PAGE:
When we hit the over reaching phase in an effort to see the best results, we can hang here for a week or two before we need to reset. The term we use for resetting is called a Deload.

Signs It’s Time for a Deload Week

Other than stalled training progress, here are some other signs that indicate a deload may be in order:

  • Increased soreness, pain, or fatigue
  • Nagging injuries creeping up
  • Insomnia or trouble sleeping well
  • Appetite swings and cravings
  • Decreased motivation and feelings of burnout

What If I Feel Fine?

After every two 6-week training cycles in Persist, we have a Bridge week to deload before the next training block starts. But what if you just started Persist and your fire is lit and ready to go?

Ideally, you learn about yourself and how we train inside PERSIST to get these weeks to line up with each and every training cycle. You use our guided program to build up your intensity over 6 weeks. The last two weeks typically push your threshold into the over reaching state to get the most out of the training block. Then when it is time to start a new training cycle, you dial things back in Week 1. You allow your body to reset, recharge, and feel ready to build for yet another 6 weeks.

Of the thousands of PERSIST participants, does everyone fall neatly into this schedule? Definitely not.
  • Some people join mid training cycle and don’t follow this curve
  • Others get overly ambitious and push it very hard in the first 2 weeks of a training cycle finding that in week 4 or 5 they are tapped out.
  • A certain number don’t challenge themselves sufficiently within a 6 week cycle and finish week 6 still feel chipper and refreshed
  • Some people have unexpected life circumstances pop up that add stress to their plate and cause their training to feel like over reaching earlier than normal.

Whenever you hit this point in your training, be it at week 6 or week 3 of your training, it is important to know how to help turn things around.

Deload On Your Schedule With Autoregulation

I’ve learned that no matter how perfect the program is laid out and no matter the intentions, real life is another story. It is always possible for a client to attack it in a different way and push it too hard when we are supposed to be taking it easier. Or take it too easy on a week we are supposed to be pushing it hard. Furthermore, how a client feels in a given week may not align with what we are looking to do. Someone might be under slept in week 6 and in no condition to hit a PR.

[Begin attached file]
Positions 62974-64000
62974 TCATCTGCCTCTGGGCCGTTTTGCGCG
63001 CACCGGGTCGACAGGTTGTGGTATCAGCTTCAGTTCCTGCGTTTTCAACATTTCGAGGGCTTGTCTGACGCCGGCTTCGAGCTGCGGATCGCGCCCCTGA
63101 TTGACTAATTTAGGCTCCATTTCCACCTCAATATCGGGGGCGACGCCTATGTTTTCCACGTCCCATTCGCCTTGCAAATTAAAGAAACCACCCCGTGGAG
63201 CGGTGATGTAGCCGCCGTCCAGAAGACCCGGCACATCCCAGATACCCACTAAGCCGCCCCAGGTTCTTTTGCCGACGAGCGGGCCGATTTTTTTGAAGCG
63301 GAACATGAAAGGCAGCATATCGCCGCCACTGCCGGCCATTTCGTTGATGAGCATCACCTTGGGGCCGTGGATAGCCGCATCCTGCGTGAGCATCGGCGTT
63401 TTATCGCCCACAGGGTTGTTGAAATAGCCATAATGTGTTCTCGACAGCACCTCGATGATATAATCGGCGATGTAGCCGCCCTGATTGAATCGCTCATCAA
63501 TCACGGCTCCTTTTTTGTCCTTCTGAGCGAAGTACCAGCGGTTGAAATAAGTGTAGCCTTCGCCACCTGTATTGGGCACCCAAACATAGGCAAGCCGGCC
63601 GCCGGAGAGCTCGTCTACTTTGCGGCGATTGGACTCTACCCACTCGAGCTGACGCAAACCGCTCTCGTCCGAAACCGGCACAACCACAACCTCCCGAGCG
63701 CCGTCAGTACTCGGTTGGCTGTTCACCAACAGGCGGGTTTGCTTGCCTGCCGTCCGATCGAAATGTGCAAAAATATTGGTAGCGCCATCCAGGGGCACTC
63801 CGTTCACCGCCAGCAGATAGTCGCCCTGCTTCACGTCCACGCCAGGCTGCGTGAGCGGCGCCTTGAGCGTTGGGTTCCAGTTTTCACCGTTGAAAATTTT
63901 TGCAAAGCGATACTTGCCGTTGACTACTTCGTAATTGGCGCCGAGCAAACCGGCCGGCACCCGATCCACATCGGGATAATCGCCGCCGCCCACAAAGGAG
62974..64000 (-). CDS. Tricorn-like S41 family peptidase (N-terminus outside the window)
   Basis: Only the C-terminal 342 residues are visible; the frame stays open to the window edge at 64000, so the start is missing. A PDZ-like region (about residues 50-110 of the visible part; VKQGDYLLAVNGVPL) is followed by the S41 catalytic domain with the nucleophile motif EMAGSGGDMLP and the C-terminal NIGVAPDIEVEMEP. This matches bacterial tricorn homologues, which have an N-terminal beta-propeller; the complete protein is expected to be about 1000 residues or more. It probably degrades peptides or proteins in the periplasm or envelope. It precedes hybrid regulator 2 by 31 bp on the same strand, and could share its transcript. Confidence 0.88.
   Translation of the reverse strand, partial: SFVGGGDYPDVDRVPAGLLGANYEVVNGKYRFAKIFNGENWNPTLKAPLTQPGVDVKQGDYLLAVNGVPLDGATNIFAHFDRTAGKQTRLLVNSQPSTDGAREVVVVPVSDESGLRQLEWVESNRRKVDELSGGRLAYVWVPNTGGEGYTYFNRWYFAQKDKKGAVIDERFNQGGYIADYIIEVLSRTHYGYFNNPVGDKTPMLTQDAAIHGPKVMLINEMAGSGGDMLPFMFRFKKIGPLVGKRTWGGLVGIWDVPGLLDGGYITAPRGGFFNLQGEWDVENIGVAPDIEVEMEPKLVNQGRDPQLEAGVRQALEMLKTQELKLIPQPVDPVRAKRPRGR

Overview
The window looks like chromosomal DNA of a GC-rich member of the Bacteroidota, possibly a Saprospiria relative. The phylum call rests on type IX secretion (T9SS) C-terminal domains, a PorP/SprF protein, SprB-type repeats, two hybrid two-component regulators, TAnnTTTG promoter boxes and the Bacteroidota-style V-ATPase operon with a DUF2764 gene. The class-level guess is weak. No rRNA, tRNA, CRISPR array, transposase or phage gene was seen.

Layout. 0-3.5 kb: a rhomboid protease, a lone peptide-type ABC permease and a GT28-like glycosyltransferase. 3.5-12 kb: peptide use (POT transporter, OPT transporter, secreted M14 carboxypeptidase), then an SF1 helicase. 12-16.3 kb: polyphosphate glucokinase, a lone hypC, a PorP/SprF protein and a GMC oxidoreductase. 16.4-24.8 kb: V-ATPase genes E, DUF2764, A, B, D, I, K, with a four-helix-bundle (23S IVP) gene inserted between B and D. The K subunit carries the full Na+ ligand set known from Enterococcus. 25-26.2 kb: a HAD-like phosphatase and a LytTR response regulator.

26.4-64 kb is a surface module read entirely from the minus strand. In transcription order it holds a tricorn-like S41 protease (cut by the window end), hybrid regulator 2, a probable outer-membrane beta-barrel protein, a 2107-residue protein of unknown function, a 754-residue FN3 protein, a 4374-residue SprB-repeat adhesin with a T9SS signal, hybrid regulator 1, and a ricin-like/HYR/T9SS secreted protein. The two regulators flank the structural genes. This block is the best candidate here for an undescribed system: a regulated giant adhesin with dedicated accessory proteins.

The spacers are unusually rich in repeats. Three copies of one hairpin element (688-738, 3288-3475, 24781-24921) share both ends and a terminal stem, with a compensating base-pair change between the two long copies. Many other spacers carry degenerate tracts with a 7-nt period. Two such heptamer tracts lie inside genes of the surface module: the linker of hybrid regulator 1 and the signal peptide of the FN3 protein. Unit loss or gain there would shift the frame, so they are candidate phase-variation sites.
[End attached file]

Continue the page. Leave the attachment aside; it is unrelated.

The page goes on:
Despite the PROGRAMMING being set up in a way to foster great progressive overload with periodic deloads, the client will need to AUTO REGULATE in order to avoid over reaching or taking it too easy.

Auto regulation means adjust training variables based on how you feel day to day.  This is a result of training-induced fitness and fatigue, together with all the other stressors in your life. (Including sleep, poor nutrition, work and family pressures, and much more.)

Know the Why In Your Training

Becoming a thinking athlete is something we believe in deeply at FBB. Knowing why you are doing what you are doing is key to getting the best results. Part of this knowledge is understanding how our program is built, laid out week by week, and the theoretical progression of the training.

Over time with more knowledge you ideally will be able to AUTO REGULATE yourself more and more to fit nicely into the 6 week progressive overload cycles that we follow. If at any point you aren’t fitting perfectly into this timeline, don’t worry. You can still make great progress or maintain through turbulent times in your life. If you desire to know how to optimize this more for yourself then please reach out to our support team. We can guide you or connect you with a coach to customize this journey for you.

Built In Deload With Persist

Persist takes the guessing out of when to push and when to pull back. Try a free two week trial for four tracks of training, plus bonus ebooks.

Sample Deload Week

In Persist the Deload week always reflects where we are in the training cycle and the year. But if you’re curious what a typical deload week looks like with Functional Bodybuilding, you can download a sample from a previous training cycle here.